It's finally June, which means one of the region's most famous exports - the Ayrshire new potato - is back in season.

The Ayrshire earlies have started to appear over the last week in local shops and greengrocers, at a price of course, for those tattie fans who want to taste the first potatoes of the growing year.

With a smooth and creamy taste, the yet-to-mature Ayrshire potato barely has skin and is best eaten straight out of the ground to ensure its freshness. 

It has been grown across Ayrshire since the 1870s. Thanks to the milder coastal climate from the Atlantic gulf stream, combined with sandier soil compared to in-land, Ayrshire is home to one of the finest potatoes grown in the UK.

So much so, that the "Ayrshire early" qualified for special protected EU status in April 2019, joining the Stornoway black pudding and the Arbroath smokies, as food products that can't be imitated outside of their geographical homeland.

William Jack's farm near West Kilbride has been growing potatoes in Ayrshire for over four decades.

He started digging his Ayrshires today [Thursday, June 3]. So far, fifteen bags of potatoes have made it to local shops close by.

The demand will begin to grow in the coming weeks, as he explained to the Herald the reasons why the Ayrshires are so valuable at this time of year

He said: "New potatoes are so expensive at the moment because we are digging them so early. The number of potatoes will be about a sixth of a yield of the main crop.

"The main crop could yield potentially 20 tonnes of potatoes to the acre of land. Whereas, these early ones, the digging started to today, and will only be doing around 4 tonnes to the acre.

"They are very perishable, you need to eat them fresh. Because the skins aren’t formed on them, they won’t keep.

"If you bought a full bag of old potatoes, as long as you kept them cool in the wintertime, you could work your way through the bag. But if you buy a bag of Ayrshire potatoes, within about three days they start to perish.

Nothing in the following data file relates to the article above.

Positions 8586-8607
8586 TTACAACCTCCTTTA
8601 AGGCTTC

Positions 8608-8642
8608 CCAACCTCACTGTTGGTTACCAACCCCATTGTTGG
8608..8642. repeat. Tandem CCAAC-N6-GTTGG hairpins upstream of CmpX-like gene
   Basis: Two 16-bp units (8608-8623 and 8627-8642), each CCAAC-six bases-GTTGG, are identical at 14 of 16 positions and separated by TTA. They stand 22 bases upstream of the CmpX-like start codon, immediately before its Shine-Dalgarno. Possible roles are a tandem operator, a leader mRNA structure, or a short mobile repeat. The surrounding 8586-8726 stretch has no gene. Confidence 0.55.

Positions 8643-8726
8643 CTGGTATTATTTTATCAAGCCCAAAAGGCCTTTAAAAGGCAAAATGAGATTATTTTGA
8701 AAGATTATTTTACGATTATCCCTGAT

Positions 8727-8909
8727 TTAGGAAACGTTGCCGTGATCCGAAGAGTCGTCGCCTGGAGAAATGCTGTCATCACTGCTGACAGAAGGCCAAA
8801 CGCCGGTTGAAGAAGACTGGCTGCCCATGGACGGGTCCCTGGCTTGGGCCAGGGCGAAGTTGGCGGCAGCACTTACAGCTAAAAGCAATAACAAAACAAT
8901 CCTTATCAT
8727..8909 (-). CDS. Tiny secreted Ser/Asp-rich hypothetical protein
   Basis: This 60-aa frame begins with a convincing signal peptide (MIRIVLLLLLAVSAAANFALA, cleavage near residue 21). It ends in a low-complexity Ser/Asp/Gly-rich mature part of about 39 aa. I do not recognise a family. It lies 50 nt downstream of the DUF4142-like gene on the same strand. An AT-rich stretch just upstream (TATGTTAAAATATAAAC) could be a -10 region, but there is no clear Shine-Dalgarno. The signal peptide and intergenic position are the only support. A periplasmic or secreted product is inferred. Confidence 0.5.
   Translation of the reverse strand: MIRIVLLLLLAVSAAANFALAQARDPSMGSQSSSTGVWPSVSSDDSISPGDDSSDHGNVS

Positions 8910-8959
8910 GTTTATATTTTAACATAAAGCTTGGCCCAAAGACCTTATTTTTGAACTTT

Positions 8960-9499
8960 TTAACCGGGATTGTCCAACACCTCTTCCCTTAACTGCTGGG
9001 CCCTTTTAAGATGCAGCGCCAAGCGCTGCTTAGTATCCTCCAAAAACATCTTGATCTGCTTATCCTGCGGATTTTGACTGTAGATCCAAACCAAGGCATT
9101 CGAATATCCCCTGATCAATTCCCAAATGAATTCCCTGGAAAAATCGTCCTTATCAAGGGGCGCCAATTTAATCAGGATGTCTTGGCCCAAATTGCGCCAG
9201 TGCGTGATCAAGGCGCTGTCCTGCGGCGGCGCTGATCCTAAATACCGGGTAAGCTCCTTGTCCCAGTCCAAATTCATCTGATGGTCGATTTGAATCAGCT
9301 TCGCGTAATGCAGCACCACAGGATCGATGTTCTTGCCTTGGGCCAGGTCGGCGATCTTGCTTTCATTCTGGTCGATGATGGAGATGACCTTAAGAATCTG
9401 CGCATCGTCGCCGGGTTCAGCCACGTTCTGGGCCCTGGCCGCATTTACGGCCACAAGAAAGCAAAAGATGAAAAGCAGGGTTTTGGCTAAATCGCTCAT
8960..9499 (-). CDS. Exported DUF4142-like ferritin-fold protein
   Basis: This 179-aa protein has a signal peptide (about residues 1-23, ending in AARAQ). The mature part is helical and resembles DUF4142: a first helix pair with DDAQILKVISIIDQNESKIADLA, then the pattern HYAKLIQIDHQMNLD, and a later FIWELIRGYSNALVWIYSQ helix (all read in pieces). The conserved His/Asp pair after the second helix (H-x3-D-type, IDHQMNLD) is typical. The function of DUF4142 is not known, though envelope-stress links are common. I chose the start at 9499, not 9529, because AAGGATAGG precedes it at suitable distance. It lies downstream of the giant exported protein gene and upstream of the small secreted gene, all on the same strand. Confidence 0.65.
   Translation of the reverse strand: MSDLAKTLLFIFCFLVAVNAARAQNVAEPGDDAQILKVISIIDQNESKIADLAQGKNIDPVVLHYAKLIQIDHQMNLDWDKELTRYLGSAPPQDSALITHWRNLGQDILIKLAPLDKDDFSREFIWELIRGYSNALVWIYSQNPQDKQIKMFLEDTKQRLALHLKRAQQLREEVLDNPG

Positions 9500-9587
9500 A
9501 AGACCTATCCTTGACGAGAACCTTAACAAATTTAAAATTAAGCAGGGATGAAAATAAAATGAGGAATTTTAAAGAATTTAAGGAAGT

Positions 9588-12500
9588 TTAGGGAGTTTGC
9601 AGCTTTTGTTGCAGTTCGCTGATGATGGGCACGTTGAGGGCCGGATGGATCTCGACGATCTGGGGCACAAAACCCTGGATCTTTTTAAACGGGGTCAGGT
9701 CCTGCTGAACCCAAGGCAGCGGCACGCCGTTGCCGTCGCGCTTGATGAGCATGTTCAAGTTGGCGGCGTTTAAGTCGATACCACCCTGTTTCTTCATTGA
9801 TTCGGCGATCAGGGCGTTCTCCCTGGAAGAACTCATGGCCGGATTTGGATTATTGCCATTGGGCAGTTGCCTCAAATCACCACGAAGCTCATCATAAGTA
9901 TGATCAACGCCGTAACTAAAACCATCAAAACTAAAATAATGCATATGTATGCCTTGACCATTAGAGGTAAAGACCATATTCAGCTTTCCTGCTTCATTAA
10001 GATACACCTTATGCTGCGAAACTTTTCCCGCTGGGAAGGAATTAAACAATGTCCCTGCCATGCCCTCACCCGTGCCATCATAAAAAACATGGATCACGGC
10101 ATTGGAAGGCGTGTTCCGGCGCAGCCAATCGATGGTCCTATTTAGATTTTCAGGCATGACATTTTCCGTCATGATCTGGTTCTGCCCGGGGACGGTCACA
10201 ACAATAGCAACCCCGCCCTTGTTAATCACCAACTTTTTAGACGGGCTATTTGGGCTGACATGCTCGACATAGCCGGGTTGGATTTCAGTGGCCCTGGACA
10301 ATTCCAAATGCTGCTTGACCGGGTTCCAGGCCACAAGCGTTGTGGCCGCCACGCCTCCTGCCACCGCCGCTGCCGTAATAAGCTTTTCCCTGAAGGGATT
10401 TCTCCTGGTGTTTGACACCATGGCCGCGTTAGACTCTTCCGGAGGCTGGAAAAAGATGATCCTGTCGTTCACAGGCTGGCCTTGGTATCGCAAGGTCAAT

"If we were keeping the ones we were digging today until they matured, until the end of July, you could keep them for long after that, but they wouldn’t have the same appeal because they wouldn’t be new potatoes, they’d just be potatoes. The old potatoes are floury and dry, you don’t get new potatoes like that, they’ve not reached that stage.

"But what they do now, since about 1970s, they discovered they could keep them refrigerated. The temperature is about 2C or 3C to keep them cool, if you keep them that way, they can last for 12 months.

"You go into a supermarket just now, the potatoes you are buying now will be last year’s ones. They are not new potatoes.

"That is why they are dear; they need to be. It is supply and demand, being able to eat them as soon as they are ready."

The beloved Ayrshire tattie will be enjoying the seasonal spotlight for the next few weeks until it matures into a regular potato, ready to be stored. Until then, we asked Mr. Jack how he eats his Ayrshires and he said: "I sometimes mash mine on the plate with a wee bit of butter just to get some butter through them, that's it."